- You’ll have more energy and feel fantastic at the end of the day.
- Even if your day is stressful, exercising regularly can be a great stress buster and leave you feeling good again. That also helps keep you more youthful looking and healthy.
- You’ll think faster. If you find yourself slowing down when it comes to mental tasks, start exercising. You’ll be amazed at how much it improves the mind.
- Daily tasks become far easier when you workout regularly. When you add up all the benefits of exercise and keep them in mind, it should make it easier to go to the gym or take a quick walk when you have the extra time.
Build A Standing Desk
Increasing your exercise helps reduce the risk of serious diseases and also helps you shed pounds faster. If you’re like many people in our country, your job is at a desk and often on the computer. It’s important to take frequent breaks to walk a bit and improve blood flow, but that’s not always possible, especially if you’re on a big project. The alternative is to have a standing desk. The best is one that converts from sitting to standing very quickly. Some of these are quite costly and the expense may not be justified by the benefits you receive. However, it doesn’t take much to build a standing desk and if you’re handy, you can even build one that is suitable for both standing and sitting.
How tall should it be?
You want the desk to be tall enough so that when you’re using your best posture, standing up straight, you can look at the screen and easily see the top third of it, since most of the time, that’s where your eyes are focused. It’s as though an imaginary line is drawn from your eyes straight to the screen top. If you hold your arms to your sides and bend them at the elbow to 90 degrees you should be able to lightly touch the keyboard.
Building a standing desk doesn’t have to be a complicated project.
If you want a simple project that costs under $60, a few pieces of wood, a reclaimed door or large piece of plywood, two saw horses, some paint, nails and a bit of effort can create a great standing desk that has the industrial décor look. The saw horses become the legs for the desk and the door or plywood is the top. The extra wood is to create shelves in the legs of the saw horse for storage. You can get a chair that is taller for the desk for those times you just need to take a break from standing or have more intense work that requires total focus.
Try a table on the wall.
A great idea that’s relatively inexpensive, just about the cost of dinner for two at an average restaurant, about $20. build a small table to go onto your desk. You need wall shelf brackets and wide shelving or premade desktops. Identify the ideal height of your standing desk. Measure twice (or more) to insure it’s the proper height. Screw in the shelf brackets and put on the desktop without permanently attaching it. Use a level to ensure it’s level and then attach it permanently. It takes less than an hour and costs very little. You can put this shelf above your regular desk.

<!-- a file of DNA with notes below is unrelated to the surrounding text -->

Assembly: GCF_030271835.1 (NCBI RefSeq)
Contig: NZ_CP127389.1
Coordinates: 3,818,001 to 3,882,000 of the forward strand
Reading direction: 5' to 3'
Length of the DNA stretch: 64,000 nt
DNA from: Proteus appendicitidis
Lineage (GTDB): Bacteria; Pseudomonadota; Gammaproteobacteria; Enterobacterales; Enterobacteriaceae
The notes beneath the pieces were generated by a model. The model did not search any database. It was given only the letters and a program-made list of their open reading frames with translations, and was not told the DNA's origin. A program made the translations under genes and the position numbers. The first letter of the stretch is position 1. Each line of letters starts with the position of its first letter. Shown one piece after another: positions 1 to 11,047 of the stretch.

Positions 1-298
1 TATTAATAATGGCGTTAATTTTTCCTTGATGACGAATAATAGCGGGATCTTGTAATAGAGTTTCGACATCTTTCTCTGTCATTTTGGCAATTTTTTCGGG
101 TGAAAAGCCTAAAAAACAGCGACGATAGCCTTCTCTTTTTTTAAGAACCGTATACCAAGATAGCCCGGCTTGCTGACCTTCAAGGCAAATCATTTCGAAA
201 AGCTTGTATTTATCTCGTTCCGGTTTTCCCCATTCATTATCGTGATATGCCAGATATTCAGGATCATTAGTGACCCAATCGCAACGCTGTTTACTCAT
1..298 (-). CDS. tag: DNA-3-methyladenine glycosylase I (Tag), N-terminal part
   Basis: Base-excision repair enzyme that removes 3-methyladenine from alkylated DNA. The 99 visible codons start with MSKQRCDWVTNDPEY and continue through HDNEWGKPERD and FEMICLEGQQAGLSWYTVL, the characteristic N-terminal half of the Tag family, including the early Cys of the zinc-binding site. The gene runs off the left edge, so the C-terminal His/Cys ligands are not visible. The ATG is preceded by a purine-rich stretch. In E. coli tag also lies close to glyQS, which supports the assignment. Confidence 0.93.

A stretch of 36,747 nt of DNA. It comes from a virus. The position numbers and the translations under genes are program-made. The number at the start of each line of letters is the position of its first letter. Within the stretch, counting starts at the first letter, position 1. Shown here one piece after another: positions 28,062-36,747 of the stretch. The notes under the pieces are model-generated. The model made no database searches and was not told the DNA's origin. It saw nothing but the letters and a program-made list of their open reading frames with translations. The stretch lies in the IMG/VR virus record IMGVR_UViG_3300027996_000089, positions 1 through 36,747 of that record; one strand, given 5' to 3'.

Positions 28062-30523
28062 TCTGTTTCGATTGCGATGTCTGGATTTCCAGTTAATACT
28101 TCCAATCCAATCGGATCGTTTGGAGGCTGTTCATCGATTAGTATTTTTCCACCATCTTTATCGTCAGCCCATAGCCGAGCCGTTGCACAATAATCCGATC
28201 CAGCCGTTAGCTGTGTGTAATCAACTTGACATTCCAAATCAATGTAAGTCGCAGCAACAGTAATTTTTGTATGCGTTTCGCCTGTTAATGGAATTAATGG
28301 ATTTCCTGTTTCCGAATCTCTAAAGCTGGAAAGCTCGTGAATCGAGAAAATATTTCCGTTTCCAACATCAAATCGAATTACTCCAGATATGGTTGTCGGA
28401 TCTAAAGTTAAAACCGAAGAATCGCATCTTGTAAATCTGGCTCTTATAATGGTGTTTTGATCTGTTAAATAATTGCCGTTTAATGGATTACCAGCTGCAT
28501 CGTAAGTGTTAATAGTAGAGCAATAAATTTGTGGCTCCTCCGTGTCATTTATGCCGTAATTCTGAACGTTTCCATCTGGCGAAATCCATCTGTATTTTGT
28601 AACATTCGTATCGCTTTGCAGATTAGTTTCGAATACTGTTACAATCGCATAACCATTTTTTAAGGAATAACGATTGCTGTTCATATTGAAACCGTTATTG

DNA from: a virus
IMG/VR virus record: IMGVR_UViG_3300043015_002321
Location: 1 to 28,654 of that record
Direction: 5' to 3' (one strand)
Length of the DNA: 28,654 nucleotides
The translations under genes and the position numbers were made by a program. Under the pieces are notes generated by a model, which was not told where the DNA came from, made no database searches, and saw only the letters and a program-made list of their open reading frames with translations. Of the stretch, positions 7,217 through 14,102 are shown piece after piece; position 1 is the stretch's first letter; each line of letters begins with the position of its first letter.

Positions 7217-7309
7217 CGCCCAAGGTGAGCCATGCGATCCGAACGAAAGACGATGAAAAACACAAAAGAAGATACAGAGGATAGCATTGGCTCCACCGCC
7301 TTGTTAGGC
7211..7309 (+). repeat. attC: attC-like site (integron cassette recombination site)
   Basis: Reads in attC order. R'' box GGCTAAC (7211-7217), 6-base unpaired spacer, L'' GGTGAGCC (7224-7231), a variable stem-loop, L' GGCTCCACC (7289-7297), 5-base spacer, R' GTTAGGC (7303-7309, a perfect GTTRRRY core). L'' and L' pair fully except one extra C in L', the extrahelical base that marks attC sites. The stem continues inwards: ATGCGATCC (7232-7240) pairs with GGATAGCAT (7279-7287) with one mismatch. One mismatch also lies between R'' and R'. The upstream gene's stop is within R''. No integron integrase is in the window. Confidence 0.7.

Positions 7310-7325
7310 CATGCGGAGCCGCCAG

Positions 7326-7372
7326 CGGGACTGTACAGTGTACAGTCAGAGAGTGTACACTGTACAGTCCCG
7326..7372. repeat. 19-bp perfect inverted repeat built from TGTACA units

- Use an Ikea lackside table for a tabletop desk. Simply use brackets to attach a Viktor shelf for the keyboard. It works best if you have two monitors and a program to switch the two.
- Check out one of the top shelves of a book case. This would require moving the monitor and keyboard and is best if you have a laptop.
- Scott Rumschlag has created plans for a wooden convertible standing table that uses counterweights. You have to be handy in the shop to create it, but with perseverance anything is possible. It costs about $30 to make.
- You may be tempted just to stack up some books for the monitor to set on and a stack for the keyboard. It’s okay to use to find the height for a project and maybe test it for a few days, but too wobbly over the long haul. You’re better off spending the $20-$30 dollars to see if you like a standing desk.
Eating Disorders And Working Out
There are good and bad correlations with eating disorders and working out. The negative aspect of the duo occurs when exercising becomes obsessive and is accompanied by orthorexia. Just because you exercise every day, it doesn’t mean you suffer from this condition. Orthorexia is a compulsion to avoid eating certain foods to the point, the person may only have a few food choices left. It’s an eating disorder that takes healthy eating and healthy exercise miles beyond the point of healthy. On the other hand, regular exercise has been found helpful for those with anorexia and certain types of eating disorders.